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Below is a family biography included in The History of McLean County, Illinois published by Wm. LeBaron, Jr. Co. in 1879.  These biographies are valuable for genealogy research in discovering missing ancestors or filling in the details of a family tree. Family biographies often include far more information than can be found in a census record or obituary.  Details will vary with each biography but will often include the date and place of birth, parent names including mothers' maiden name, name of wife including maiden name, her parents' names, name of children (including spouses if married), former places of residence, occupation details, military service, church and social organization affiliations, and more.  There are often ancestry details included that cannot be found in any other type of genealogical record.

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DAVID DAVIS, Bloomington. Cecil Co., Md., claims the proud distinction of being the birthplace of Mr. Davis; he was born in 1815; his education was received at Kenyon College, which, located at the village of Gambier, in the State of Ohio, was a half century ago one of, if indeed not the leading educational institution west of the great Eastern universities; here Mr. Davis formed the acquaintance of men, who have become equally famed with himself; Edwin M. Stanton, the great War Secretary under the lamented Lincoln, was an intimate college friend of the subject of this sketch; at the same institution Stanley Matthews erected the foundations of a future that has made him famous as the trusted adviser of a President; here, too, Rutherford B. Hayes, President of the United States, implanted the germ of a wonderful career; Henry Winter Davis, the “prince of parliamentary orators,” if not an immediate associate, was a student at the same college, so that we find that the Alma Mater days of Mr. Davis were cast among associations which could not have failed to leave a lasting impression upon his mind, and no doubt, exerted an important influence upon his future. In 1847, he was elected a member of the Constitutional Convention; in 1848, he was chosen Judge of the Eighth Judicial Circuit, embracing four counties; in 1862, he was appointed one of the Associate Justices of the Supreme Court of the United States. In 1835, Mr. Davis removed to this city, and immediately stepped into a lucrative law practice, and that he was deserving of this, his application and his fidelity to the interests of his clients gave ample proof. As a mere lawyer Mr. Davis was conscientious, even to his own disadvantage and pecuniary loss, as some of his professional colleagues claimed, and yet his career has abundantly demonstrated the truth of the old axiom that honesty is the best policy, though it is not the intent to infer that the subject was honest from policy. He never sought political preferment, never aspired to political place —though his name has on several occasions been mentioned in connection with high civic honors; he has always clung steadfastly and proudly to the chosen profession of the law, and to this directness of purpose and concentration of effort we must ascribe much of his great success. As a judge Mr. Davis has won an enviable place among the ermined magnates of the Bench; the conspicuous traits of his character as a jurist, are his inflexible and unswerving devotion to truth, his rigid impartiality upon all cases brought before him for adjudication, and his honest desire that every accused should have his case properly presented before the Court; if accused had not what he considered able counsel, he would not hesitate himself to consult the authorities to see that they had been fully set forth before the jury; he saw truth as if by intuition; he had an inborn, natural inclination toward equity, in illustration of which many incidents are recalled by attorneys who have had cause to remember this truly commendable trait, but none more pertinent than this: At a session of the Danville Court, at which Judge Davis presided, a “celebrated case,” known as the Jones cause, was up for adjudication; able counsel were employed on both sides, as interests representing a large sum were at stake; Daniel W. Voorhees, now United States Senator, appeared for the defendant; the case was conducted in a skillful manner on both sides, the trial occupying several days in the hearing. Judge Davis took a keen interest in all the proceedings, and as usual discovered the equitable side. Mr. Voorhees overwhelmed the opposition with authorities parallel with the case, and it was universally conceded that this authority preponderated in the favor of his client; the attorneys were congratulating Voorhees upon the probable successful termination of the trial. “ No,” said he, “it’s of no use to argue the case; Davis will take it under advisement and will have a special law passed rather than give a decision that would rob the defendant of his rights, even though the weight of the authorities seemed to be against him.” No greater compliment could be pronounced upon any Judge illustrating his love of equity. On the Bench Mr. Davis was a perfect model of a Judge—full of dignity and decision, and yet with mildness and suavity; his high personal character and his unbending morals have given an elevated tone and a purer atmosphere to the bar; as an Associate Justice of the United States, his decisions were learned and able, and commanded the respect and admiration of his associate members. In the Senate, to which he was elected, Mr. Davis is the same dignified and conscientious gentleman, and whatever legislation he has introduced into that body has been based upon equity and justice, and with a view to resulting in the “greatest good to the greatest number.” For the young law student no more profitable study can be found than the life of the jurist and statesman David Davis.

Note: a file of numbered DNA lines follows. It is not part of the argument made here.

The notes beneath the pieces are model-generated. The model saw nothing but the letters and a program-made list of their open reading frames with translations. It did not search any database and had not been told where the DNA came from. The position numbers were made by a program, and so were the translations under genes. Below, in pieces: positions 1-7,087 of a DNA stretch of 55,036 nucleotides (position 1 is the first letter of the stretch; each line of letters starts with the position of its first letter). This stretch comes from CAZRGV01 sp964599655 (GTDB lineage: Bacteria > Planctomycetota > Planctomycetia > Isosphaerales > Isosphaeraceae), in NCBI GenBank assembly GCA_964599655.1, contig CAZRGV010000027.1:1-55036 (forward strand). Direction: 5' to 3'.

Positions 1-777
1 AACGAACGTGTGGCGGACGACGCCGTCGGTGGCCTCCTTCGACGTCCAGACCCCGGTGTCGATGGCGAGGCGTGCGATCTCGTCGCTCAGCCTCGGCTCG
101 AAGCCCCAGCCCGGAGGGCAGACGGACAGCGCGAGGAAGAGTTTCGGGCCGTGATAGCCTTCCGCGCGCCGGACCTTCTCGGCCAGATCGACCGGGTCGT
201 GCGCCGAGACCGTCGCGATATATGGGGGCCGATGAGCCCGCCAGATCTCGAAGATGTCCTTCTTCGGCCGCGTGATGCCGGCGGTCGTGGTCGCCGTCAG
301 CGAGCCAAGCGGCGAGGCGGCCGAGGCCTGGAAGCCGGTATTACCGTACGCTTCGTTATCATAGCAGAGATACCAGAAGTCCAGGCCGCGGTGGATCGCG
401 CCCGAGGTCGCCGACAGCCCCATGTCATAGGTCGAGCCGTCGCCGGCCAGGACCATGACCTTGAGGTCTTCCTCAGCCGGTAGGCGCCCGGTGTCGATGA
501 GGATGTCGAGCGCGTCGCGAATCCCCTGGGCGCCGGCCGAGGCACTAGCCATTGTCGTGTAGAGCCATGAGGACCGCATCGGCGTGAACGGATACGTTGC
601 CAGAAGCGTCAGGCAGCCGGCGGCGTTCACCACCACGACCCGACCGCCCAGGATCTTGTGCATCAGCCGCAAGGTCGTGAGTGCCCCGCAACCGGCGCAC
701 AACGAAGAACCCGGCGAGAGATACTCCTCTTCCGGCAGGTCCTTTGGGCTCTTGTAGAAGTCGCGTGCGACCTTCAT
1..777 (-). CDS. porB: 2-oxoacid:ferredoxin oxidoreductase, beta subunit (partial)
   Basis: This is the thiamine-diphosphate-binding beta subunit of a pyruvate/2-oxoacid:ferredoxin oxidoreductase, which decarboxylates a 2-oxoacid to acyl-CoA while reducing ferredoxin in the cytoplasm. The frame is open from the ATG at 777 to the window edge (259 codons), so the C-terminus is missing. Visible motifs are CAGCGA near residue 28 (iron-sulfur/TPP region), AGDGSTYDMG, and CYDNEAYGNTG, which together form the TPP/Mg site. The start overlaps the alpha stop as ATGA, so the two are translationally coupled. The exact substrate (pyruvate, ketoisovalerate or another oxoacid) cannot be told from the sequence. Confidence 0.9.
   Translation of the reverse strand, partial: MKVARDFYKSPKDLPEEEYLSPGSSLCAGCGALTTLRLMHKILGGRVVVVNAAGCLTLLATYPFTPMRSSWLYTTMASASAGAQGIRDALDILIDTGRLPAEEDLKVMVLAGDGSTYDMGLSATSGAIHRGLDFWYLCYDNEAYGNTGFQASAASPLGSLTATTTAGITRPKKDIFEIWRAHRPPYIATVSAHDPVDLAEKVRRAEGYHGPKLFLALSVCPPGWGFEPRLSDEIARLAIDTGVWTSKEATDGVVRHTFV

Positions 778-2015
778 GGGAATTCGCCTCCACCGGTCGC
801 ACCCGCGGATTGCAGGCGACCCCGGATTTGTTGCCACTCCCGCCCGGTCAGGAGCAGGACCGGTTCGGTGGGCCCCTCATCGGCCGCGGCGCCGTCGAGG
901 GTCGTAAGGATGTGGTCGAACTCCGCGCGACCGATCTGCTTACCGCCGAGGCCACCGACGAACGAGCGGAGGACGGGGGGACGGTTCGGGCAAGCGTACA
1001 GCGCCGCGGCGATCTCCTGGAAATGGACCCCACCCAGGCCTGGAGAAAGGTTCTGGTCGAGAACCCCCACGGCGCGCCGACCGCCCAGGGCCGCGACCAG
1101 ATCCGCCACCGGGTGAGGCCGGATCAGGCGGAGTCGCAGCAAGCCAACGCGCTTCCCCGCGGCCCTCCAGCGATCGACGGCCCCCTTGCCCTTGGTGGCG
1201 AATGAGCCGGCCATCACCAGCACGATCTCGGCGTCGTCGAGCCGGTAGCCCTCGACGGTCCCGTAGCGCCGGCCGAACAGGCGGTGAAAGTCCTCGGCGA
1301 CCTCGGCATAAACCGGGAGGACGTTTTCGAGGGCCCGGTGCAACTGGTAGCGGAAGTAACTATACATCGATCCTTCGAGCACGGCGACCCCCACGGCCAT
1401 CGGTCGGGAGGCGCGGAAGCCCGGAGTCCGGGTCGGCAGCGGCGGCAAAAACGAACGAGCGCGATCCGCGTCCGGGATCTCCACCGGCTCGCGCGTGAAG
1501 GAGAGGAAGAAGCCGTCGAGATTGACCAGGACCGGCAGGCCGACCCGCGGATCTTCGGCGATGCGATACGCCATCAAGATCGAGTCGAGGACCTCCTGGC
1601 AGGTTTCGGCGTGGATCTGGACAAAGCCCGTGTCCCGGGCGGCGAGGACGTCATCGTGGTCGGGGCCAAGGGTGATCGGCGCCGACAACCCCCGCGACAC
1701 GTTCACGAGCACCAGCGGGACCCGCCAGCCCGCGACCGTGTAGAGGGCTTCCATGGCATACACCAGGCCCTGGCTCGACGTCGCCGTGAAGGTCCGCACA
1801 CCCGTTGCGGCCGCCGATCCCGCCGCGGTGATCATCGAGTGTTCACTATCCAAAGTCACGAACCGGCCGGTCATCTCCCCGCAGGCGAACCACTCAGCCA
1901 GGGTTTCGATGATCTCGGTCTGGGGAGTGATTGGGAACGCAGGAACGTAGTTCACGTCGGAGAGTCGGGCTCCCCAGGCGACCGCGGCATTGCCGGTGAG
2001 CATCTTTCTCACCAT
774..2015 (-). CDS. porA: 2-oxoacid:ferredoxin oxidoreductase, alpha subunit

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This family biography is one of 1257 biographies included in The History of McLean County, Illinois published by Wm. LeBaron, Jr. Co. in 1879.  View the complete description here: The History of McLean County, Illinois

View additional McLean County, Illinois family biographies here: McLean County, Illinois Biographies